EU Fails to Learn Lessons From Past RED Failings

Errors in EU’s GHG calculations identified by German researchers in 2011 & 2012 have never been corrected in Brussels

Much of the current debate around the Renewable Energy Directive (RED) treatment of palm oil is focused on trade: the fact that the proposed ban on palm oil infringes WTO rules; that RED may lead to a wider trade war; and that existing business contracts may even be at risk.

Aside from the international ramifications, it is worth revisiting the science behind the RED – and in particular the science relating to palm oil. This is the third iteration of the RED: and it is instructive to examine errors from those earlier EU Directives, that have not been corrected.

Palm Oil producers have consistently argued that the greenhouse gas (GHG) savings of Palm Oil were undervalued in the EU’s calculations. This undervaluing negatively impacts Palm Oil’s position within the EU marketplace, compared to competitor oils.

How are these values determined?

The RED judges the environmental benefits or harms of different biofuel feedstocks through calculating ‘typical values’ and ‘default values’, which represent the EU’s opinion on the level of GHG savings that each feedstock contributes.

Therefore, the current RED’s default value of 25% (illustrated in the table below) for Palm Oil indicates that the EU would apply the assumption that Palm Oil saves 25% of GHG emissions, compared to fossil fuels. It is interesting to highlight that the values for rapeseed oil are amplified, and significantly inflated compared to those of Palm Oil. This has been the case throughout all iterations of the RED, which is both strange and worrying.

Why is it strange and worrying? Because the EU’s calculations were proved wrong as far back as 2011-2012.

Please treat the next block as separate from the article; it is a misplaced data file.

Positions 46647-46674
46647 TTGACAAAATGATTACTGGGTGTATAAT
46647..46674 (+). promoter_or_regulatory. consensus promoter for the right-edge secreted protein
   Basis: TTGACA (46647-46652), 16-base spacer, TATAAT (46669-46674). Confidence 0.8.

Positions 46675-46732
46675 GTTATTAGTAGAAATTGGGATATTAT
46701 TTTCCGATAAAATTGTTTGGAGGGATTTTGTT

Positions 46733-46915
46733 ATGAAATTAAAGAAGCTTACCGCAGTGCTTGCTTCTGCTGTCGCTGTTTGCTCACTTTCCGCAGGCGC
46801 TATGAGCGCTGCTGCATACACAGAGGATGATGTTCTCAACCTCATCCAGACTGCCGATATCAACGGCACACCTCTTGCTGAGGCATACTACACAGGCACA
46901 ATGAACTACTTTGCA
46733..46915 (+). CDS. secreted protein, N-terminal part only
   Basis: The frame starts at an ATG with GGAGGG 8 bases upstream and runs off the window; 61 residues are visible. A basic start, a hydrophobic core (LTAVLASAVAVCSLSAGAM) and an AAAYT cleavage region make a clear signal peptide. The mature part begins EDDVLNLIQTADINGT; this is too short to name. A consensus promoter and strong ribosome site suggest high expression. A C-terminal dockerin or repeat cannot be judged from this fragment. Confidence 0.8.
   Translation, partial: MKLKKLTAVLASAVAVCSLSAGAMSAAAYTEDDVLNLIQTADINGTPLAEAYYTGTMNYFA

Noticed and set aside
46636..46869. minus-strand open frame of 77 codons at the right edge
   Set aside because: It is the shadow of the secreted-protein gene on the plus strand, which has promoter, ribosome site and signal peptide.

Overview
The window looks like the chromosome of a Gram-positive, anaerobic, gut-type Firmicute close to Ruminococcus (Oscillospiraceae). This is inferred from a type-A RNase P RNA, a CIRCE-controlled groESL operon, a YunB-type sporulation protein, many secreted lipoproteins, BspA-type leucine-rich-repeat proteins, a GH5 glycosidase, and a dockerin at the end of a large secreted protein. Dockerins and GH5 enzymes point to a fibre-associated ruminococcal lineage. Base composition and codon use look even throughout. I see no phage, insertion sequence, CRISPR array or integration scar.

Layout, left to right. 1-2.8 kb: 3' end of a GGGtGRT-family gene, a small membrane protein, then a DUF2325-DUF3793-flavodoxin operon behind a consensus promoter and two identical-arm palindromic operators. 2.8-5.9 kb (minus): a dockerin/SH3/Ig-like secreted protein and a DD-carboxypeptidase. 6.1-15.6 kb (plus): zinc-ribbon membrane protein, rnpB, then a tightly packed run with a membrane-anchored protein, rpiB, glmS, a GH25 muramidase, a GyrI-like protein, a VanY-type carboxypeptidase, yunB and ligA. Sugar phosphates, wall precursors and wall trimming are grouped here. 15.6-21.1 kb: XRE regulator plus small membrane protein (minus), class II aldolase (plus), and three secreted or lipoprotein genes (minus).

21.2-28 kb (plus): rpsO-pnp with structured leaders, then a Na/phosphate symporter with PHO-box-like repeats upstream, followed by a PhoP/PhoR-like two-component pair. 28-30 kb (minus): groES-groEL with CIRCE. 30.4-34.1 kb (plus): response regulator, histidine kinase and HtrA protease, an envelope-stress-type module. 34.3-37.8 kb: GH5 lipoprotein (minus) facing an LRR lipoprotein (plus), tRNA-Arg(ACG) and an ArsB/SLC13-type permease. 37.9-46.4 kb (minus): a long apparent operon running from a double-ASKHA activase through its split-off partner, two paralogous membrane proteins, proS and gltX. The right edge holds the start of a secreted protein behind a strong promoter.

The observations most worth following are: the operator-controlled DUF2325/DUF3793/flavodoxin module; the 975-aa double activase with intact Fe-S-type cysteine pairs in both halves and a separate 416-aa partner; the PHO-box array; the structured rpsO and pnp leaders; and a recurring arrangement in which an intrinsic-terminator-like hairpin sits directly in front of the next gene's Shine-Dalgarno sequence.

Two studies published by scientists at the University of Jena, in Germany, in 2011 and 2012 identified major flaws and significant errors in the RED calculation of oilseed GHG savings. Drs Gernot Pehnelt, and Christoph Vietze’s independent analysis Recalculating Default Values for Palm Oil concluded that the EU has consistently under-valued the GHG savings of Palm Oil, and over-valued the GHG savings of rapeseed. They  concluded that a more accurate default value for Palm Oil is between 37.3% and 45.5% – far exceeding the 19% default value given to Palm Oil under the original RED and also exceeding the 25% default value given to Palm Oil under the current RED revision.

The table below sets out the most simple method of summarising the papers’ findings.

 

  Initial RED default value RED Revision Default Value University of Jena Report GHG Savings Calculation
Palm Oil biodiesel without methane capture 19% 25% 37.3% – 45.5%
Palm Oil biodiesel with methane capture 56% 51% 76.4%
Rapeseed biodiesel 38% 47% 28.0% – 42.1%
Sunflower biodiesel 51% 52% n/a
Soybean biodiesel 31% 50% n/a

What does this mean in practice?